In the intestine and proximal tubule NHE8 is predominantly expressed on the brush border membrane (Goyal et al. 2003; Xu et al. 2005). A recent study examining the effect of NHE8 on adult renal acidification showed that NHE8−/− mice had comparable apical Na+/H+ exchanger activity as wild type mice consistent with NHE3 playing the predominant role in luminal proton secretion in the adult proximal tubule (Baum et al. 2012). However, there was an increase in NHE8 brush border membrane protein abundance in NHE3−/− mice compared with wild type mice and proximal tubule Na+/H+ exchanger activity was greater in NHE3−/− mice than in NHE3−/−/NHE8−/− mice consistent with NHE8 playing a compensatory role in luminal acidification in the absence of NHE3. The relative roles of NHE3 and NHE8 in neonatal proximal tubule acidification are not clear at present. In this study, we examined NHE3 and NHE8 protein and mRNA expression in kidneys from mice. This does not compare the functional activity of these two transporters nor explain why there is an isoform change during postnatal development. In summary, this study shows that glucocorticoids regulate NHE8 in vivo and in vitro and may be a factor in the renal isoform change during postnatal development.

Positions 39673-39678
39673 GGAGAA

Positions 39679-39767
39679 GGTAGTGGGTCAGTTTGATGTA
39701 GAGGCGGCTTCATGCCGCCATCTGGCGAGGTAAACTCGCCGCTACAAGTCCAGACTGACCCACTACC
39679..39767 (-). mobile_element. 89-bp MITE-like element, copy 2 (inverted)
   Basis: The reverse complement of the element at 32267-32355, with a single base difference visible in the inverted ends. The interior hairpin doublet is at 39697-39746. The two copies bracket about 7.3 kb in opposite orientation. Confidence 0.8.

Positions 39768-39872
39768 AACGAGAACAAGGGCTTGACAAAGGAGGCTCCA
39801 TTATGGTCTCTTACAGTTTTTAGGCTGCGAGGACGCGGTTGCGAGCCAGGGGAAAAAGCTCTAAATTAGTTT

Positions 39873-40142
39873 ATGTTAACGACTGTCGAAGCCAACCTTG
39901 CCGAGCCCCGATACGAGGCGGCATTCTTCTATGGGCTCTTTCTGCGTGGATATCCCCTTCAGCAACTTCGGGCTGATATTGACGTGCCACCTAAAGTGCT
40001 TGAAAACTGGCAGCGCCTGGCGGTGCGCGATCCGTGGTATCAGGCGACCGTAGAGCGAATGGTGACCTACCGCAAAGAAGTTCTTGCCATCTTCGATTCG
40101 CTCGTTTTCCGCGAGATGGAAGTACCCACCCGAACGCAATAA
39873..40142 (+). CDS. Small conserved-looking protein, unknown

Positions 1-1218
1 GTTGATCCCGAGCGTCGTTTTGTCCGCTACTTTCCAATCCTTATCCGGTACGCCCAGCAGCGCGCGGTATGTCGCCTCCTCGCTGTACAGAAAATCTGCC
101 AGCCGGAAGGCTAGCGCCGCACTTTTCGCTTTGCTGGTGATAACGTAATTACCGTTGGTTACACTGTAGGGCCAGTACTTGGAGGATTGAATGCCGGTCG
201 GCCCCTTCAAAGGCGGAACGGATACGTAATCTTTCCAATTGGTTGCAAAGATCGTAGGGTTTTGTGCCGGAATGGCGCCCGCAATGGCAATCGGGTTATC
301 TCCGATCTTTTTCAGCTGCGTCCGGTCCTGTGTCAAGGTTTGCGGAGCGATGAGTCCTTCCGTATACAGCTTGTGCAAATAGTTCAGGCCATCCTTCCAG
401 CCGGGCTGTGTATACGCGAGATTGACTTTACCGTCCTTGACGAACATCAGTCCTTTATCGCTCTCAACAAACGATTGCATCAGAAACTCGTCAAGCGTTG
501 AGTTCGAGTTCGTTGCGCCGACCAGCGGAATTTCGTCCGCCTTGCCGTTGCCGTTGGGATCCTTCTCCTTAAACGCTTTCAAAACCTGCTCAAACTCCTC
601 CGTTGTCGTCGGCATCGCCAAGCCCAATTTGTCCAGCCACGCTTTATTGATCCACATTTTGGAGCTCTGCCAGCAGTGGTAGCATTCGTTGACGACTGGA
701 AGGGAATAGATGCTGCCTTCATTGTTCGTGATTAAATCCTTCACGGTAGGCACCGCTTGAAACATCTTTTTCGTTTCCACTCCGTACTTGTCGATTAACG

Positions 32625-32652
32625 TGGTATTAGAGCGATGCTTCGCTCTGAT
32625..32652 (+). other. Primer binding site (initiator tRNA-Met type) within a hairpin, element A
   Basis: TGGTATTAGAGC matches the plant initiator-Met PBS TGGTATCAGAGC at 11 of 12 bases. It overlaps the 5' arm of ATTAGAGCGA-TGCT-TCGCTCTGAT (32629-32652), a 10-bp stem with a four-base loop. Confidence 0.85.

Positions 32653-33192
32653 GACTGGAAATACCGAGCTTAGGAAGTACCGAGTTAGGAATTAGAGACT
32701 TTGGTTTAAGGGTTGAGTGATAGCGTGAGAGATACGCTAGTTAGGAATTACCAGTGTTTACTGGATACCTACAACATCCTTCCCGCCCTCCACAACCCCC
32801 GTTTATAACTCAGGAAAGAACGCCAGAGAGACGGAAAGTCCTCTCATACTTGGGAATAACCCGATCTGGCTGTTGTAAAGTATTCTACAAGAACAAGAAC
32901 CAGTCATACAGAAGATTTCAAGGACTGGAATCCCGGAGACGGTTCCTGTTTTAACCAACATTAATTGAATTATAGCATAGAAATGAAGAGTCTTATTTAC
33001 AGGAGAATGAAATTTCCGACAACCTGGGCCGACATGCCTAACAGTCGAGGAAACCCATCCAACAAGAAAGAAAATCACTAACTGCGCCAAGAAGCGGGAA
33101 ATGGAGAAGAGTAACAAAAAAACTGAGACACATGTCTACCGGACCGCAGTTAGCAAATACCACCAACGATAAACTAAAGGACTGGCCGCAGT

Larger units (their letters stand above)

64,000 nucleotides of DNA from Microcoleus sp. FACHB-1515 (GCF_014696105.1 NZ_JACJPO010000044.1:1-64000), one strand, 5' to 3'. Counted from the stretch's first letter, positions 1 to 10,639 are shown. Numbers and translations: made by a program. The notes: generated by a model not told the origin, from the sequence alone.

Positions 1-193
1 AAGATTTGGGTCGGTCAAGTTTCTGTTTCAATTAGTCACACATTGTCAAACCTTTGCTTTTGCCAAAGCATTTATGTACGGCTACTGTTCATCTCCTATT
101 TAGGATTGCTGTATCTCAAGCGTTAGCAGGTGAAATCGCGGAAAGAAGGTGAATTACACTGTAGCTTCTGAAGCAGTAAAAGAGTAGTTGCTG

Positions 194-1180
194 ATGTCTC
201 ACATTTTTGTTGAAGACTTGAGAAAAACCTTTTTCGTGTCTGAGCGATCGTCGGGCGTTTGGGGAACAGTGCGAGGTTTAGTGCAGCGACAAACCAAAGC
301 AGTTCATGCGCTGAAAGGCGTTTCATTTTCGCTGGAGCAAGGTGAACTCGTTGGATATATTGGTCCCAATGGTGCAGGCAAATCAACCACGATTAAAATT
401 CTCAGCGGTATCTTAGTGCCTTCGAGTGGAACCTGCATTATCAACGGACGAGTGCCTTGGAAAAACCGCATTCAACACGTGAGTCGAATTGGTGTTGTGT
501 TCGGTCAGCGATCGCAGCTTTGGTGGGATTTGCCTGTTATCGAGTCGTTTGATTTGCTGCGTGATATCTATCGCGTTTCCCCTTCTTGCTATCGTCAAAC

This work was supported by National Institutes of Health Grants DK‐41612 (M. B.), DK078596 (M. B.), T32 DK07257 to Peter Igarashi and Michel Baum, and 1P30DK079328‐01 (Peter Igarashi, PI‐MB Co PI Core B).
Conflict of Interest
This work was supported by National Institutes of Health Grants DK-41612 (M. B.), DK078596 (M. B.), T32 DK07257 to Peter Igarashi and Michel Baum, and 1P30DK079328-01(Peter Igarashi, PI-MB Co PI Core B).
- Manuscript Received: May 7, 2013.
- Manuscript Revised: June 11, 2013.
- Manuscript Accepted: June 14, 2013.
- © 2013 The Authors. Physiological Reports published by Wiley Periodicals, Inc. Ltd on behalf of the American Physiological Society and The Physiological Society.